No Water? No Problem!

Student Post:  Ermias reports on the current California drought.

Here in California we have a drought.  This drought has sparked some panic to the point that the state government has passed laws limiting the amount of water that we can use. These laws aren’t hard to abide or follow but it puts pressure on some families to watch the amount of water that they are using or they might have to pay a major fee.

First, yes, the government has created laws that limit the amount of water we have to use. [i.e. There are only certain days of the week people can water their lawns.) Their reasoning behind this is very justified because if the government allows certain families to waste water then there will be little water left for those that need water to do things such as shower, wash their hands, wash dishes, etc. Some ways that a household can exceed the water limit include showering for too long, watering their plants with too much water, or using water fountains (in some cases).


A dried-up creek bed in Elk Grove. Photo by A. Groves


A neighborhood view of a dry creek bed. Photo by A. Groves

Second, these new laws are putting pressure on households to be very careful about how much water they are using.  Before the drought, we were able to use water freely because there was enough to go around.  Now there is only a limited supply.  The result of being careless with water is a large fine that can take up to one-third of some people’s monthly pay checks and a weakening agricultural economy due to the fact that farmers don’t get enough rainfall or water to carry on their duties.  California we are having a record-breaking drought that everyone is hoping will end soon, on the bright side the drought has not changed the way that we live as much as you think it might, and we have hope that it will not last long.  No problem!  Follow this link to see the report on the current water level in California reservoirs.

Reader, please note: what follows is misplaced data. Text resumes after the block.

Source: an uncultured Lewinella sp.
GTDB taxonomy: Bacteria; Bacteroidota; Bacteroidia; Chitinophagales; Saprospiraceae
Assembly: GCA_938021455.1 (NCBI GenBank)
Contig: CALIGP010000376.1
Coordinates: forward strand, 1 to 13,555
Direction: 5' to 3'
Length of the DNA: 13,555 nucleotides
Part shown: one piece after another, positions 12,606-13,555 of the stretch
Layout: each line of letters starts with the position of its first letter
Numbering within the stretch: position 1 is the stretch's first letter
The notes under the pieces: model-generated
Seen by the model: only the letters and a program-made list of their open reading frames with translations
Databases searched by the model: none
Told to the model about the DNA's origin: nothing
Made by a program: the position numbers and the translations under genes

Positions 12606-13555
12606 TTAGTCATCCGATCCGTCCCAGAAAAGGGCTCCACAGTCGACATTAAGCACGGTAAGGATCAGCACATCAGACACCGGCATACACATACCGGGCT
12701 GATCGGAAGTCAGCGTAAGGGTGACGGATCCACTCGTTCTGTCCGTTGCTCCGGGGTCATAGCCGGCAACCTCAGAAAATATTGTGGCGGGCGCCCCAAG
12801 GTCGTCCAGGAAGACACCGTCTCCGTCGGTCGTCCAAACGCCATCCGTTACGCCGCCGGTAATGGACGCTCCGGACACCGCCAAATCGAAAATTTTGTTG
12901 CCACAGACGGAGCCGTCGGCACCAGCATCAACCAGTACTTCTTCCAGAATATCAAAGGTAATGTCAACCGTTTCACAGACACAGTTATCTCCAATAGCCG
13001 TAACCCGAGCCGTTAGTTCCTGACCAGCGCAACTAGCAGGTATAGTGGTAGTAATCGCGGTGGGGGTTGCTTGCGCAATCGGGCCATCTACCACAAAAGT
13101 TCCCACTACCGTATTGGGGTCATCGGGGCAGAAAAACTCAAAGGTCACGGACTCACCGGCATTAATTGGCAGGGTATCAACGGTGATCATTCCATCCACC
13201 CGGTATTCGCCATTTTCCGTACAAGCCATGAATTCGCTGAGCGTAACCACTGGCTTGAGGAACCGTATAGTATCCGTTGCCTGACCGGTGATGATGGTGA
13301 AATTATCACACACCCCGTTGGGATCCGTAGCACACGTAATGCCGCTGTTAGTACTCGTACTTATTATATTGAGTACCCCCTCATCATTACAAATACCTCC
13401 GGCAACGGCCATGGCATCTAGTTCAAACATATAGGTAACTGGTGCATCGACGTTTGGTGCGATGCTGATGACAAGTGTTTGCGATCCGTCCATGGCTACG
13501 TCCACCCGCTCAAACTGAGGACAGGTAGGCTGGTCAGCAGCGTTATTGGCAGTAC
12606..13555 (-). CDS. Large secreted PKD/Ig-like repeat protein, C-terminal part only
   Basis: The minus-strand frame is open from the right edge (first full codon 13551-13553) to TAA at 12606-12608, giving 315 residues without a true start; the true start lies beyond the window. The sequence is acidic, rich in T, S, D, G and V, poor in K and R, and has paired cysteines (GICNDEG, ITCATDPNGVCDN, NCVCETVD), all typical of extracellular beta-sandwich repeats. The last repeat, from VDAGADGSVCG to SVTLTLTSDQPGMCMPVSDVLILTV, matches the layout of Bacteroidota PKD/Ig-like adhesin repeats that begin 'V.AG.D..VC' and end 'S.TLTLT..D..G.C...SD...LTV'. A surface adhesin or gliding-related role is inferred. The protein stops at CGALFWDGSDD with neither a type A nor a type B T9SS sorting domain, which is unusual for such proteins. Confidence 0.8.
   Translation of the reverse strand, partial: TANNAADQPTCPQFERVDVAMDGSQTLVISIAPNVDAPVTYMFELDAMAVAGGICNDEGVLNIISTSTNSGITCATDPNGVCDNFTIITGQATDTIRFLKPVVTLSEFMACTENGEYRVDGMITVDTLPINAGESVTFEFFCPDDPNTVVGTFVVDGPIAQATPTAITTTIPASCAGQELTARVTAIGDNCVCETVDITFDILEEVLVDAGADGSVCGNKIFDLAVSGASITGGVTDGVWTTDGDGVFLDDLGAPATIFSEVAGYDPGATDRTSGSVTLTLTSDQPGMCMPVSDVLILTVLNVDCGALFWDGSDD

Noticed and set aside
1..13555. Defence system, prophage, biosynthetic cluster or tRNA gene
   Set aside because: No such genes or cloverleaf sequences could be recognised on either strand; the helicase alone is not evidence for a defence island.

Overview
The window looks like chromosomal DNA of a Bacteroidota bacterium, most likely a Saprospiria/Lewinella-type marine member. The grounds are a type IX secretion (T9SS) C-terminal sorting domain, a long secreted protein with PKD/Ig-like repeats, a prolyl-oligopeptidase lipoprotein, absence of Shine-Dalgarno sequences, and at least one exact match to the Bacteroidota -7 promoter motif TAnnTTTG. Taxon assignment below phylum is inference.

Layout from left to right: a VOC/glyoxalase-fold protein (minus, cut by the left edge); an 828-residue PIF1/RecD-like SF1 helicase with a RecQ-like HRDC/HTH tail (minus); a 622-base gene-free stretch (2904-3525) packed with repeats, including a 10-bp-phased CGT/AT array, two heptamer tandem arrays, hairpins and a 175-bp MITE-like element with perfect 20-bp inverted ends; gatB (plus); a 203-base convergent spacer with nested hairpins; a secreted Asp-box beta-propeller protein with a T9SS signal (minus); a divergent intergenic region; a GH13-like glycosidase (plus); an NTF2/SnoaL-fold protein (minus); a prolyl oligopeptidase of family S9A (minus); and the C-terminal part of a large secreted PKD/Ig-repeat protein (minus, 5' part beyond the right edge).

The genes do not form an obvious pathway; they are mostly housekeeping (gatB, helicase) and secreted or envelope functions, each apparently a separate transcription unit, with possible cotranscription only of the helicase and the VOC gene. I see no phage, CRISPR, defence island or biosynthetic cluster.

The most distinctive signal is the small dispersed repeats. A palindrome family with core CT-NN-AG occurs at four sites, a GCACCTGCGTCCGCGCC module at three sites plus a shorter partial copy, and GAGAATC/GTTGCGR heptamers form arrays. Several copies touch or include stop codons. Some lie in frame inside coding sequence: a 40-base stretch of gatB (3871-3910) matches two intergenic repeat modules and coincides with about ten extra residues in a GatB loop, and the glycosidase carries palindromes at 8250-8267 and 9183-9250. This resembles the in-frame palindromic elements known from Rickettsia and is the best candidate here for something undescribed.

Are there any droughts in the area that you live in?


Another Kind of Bucket List

Sometimes, well pretty frequently, students in this social science class analyze old documents (or photos or cartoons) in order to figure out the answer to a big question.  One of the old political cartoons we analyzed recently was this one of a terrible attack that took place in Congress in 1856.


This shows how angry people were because of their different views on slavery.

Our class wanted to find out what existential threats increased conflict and brought on our Civil War of 1861.  After students read, discussed, and answered questions about each document, they had to decide which documents fit into major categories of existential threats.  The seven categories, or buckets, were:  speeches and debates, legislation, abolitionism, literature and writing, violence and terrorism, court decisions, and elections.  We used plastic cups to represent buckets, or categories and we wrote the document title, or issue, on strips of paper. Finally, student groups tried to decide which documents fit into each bucket.  Watch our short video to see and hear what that part of our lesson was like.